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I'm re-learning factorials, and I encountered this exercice, but the solution had a diferent result than I got, and no matter how much I try to search, I can't find an explanation to the last step of this:

$$\frac{100!+98!}{100!-98!}\iff\frac{(100\times 99\times 98!)+98!}{(100\times 99\times 98!)-98!}\iff\frac{98!(9900+1)}{98!(9900-1)}\iff\frac{9901}{9899}$$

I understand $100 \times 99 = 9900$ but where does the $1$ come from? and where does the $98!$ go?

Can someone please explain me that last step?

When I calculated myself I simply canceled and got:

$$\frac{100 \times 99 \times 98! + 98!}{100 \times 99 \times 98! - 98!} = \frac{98!}{98!} = 1$$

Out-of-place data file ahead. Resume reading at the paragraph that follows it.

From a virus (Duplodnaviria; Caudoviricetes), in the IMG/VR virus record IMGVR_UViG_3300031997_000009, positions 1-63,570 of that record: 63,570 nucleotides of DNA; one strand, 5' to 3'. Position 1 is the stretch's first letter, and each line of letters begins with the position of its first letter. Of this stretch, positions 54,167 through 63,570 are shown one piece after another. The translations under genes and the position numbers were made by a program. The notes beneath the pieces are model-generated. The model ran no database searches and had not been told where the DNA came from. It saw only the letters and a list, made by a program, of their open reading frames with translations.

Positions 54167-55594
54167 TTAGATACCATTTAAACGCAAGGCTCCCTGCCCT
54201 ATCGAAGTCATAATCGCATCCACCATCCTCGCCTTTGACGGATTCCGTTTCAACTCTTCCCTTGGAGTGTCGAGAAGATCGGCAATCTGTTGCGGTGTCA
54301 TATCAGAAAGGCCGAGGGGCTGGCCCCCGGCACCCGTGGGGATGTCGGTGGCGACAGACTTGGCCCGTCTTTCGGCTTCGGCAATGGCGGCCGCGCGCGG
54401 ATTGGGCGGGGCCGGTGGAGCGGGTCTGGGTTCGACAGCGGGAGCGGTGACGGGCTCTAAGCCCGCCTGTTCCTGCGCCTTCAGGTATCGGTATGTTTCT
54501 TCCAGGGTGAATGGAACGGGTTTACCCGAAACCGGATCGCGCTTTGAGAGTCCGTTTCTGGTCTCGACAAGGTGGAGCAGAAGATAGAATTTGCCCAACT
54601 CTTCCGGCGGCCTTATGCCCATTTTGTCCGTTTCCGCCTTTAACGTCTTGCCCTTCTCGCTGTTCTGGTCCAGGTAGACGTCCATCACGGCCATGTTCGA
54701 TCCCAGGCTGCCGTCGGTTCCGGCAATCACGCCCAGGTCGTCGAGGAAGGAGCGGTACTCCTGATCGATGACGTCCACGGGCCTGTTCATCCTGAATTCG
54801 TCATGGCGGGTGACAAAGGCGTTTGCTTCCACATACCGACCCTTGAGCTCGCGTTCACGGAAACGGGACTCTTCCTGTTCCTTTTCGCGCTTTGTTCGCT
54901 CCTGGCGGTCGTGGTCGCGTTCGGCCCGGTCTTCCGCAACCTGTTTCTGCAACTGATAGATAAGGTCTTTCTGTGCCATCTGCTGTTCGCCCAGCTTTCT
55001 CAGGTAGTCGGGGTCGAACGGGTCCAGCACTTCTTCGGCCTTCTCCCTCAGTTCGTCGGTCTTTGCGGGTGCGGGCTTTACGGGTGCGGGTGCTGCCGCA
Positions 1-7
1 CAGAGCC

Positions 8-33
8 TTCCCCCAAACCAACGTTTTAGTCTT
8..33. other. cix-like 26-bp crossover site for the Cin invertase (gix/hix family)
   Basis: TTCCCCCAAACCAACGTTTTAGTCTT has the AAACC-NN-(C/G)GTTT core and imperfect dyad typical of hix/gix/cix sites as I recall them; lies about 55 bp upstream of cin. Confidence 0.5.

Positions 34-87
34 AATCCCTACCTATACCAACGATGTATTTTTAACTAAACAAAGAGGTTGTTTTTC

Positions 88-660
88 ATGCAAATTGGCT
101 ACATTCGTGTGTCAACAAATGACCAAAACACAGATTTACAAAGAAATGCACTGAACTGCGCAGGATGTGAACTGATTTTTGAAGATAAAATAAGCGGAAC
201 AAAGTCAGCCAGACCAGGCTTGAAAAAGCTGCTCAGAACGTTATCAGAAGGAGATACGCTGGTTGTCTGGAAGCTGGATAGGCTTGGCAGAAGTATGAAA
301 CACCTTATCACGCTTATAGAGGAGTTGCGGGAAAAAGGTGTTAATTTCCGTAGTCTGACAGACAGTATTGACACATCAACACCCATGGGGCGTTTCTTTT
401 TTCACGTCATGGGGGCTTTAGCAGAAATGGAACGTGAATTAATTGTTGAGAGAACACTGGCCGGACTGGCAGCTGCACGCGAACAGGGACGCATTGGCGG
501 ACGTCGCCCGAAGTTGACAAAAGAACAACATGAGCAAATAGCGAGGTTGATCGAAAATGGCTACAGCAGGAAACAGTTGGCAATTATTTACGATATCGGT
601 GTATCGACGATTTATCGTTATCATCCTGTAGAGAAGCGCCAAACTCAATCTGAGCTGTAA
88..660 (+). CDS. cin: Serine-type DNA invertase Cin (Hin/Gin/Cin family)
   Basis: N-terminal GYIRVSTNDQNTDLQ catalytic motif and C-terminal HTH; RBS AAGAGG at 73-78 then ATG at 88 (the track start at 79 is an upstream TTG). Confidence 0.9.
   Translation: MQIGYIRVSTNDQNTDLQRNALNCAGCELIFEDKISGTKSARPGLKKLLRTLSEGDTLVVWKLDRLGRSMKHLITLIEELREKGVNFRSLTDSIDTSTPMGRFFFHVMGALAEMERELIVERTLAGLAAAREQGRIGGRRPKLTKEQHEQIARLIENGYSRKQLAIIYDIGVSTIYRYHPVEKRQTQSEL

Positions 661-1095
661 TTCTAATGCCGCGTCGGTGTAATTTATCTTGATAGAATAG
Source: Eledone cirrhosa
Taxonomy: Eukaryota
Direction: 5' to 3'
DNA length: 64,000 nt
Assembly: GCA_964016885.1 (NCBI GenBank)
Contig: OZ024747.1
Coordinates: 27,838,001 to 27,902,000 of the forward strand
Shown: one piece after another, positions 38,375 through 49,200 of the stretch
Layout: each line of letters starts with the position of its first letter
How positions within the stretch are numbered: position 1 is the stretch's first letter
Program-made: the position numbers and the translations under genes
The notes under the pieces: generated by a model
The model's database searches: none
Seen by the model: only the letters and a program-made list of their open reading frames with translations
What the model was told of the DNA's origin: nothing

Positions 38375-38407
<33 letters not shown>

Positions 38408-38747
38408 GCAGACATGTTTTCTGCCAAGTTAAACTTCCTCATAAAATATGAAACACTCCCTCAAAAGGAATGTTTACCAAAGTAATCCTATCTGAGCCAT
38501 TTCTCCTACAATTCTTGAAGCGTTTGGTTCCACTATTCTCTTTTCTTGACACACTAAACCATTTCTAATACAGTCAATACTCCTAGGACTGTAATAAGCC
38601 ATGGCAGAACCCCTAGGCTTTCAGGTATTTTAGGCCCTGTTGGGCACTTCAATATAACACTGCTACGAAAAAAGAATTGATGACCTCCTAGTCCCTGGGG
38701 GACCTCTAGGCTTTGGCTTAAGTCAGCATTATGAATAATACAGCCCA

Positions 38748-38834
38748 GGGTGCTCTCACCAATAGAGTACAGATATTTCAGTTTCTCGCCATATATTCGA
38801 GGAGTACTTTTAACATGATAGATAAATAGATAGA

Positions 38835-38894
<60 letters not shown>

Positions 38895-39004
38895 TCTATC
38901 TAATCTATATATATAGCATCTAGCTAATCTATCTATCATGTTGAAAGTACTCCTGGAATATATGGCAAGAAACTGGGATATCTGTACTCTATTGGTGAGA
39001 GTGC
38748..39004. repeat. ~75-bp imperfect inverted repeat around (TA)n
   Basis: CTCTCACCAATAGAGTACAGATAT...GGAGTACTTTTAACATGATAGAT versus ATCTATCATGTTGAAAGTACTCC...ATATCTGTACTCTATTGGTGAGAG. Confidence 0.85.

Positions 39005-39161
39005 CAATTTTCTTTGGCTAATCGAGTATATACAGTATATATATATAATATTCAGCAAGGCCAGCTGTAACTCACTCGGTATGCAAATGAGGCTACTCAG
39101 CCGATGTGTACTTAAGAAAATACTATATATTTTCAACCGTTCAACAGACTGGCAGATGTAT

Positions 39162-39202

Where am I going wrong? Thanks,

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The $1$ comes from the fact that $98! \times 1 = 98!$, hence $100 \times 99 \times 98! + 1 \times 98! = 98! \times \left( 100 \times 99 + 1 \right) = 98! \times 9901$. –  Sasha Jan 24 '12 at 1:31
1  
Apply the rule ab+a = a(b+1) in the numerator with a=100x99 and b=98!. –  wnvl Jan 24 '12 at 1:34

2 Answers 2

up vote 10 down vote accepted

It's the distributive law: $ac+bc=(a+b)c$ with $a=100\times 99$, $b=1$, and $c=98!$. The $b$ is invisible in $100\times99\times98!+98!$ because multiplication by $1$ does nothing.

By the way, you should be using "$=$" instead of "$\Leftrightarrow$". The arrows belong between claims or equations that can be true or false, but here you have expressions that stand for numerical values. Such things take equals signs.

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$100 \times 99 \times 98! + 98! = (100 \times 99 + 1 ) \times 98! = (9900 + 1)\times 98!$

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